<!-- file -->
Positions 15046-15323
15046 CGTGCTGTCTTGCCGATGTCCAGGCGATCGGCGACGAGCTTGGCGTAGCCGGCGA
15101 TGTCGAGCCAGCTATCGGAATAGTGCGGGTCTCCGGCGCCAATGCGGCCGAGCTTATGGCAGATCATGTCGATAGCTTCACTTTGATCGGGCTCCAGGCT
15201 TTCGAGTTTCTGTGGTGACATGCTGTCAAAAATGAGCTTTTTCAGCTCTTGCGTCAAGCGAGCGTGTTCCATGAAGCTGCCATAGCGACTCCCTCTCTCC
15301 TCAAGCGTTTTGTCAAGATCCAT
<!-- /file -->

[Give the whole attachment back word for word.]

Positions 15046-15323
15046 CGTGCTGTCTTGCCGATGTCCAGGCGATCGGCGACGAGCTTGGCGTAGCCGGCGA
15101 TGTCGAGCCAGCTATCGGAATAGTGCGGGTCTCCGGCGCCAATGCGGCCGAGCTTATGGCAGATCATGTCGATAGCTTCACTTTGATCGGGCTCCAGGCT
15201 TTCGAGTTTCTGTGGTGACATGCTGTCAAAAATGAGCTTTTTCAGCTCTTGCGTCAAGCGAGCGTGTTCCATGAAGCTGCCATAGCGACTCCCTCTCTCC
15301 TCAAGCGTTTTGTCAAGATCCAT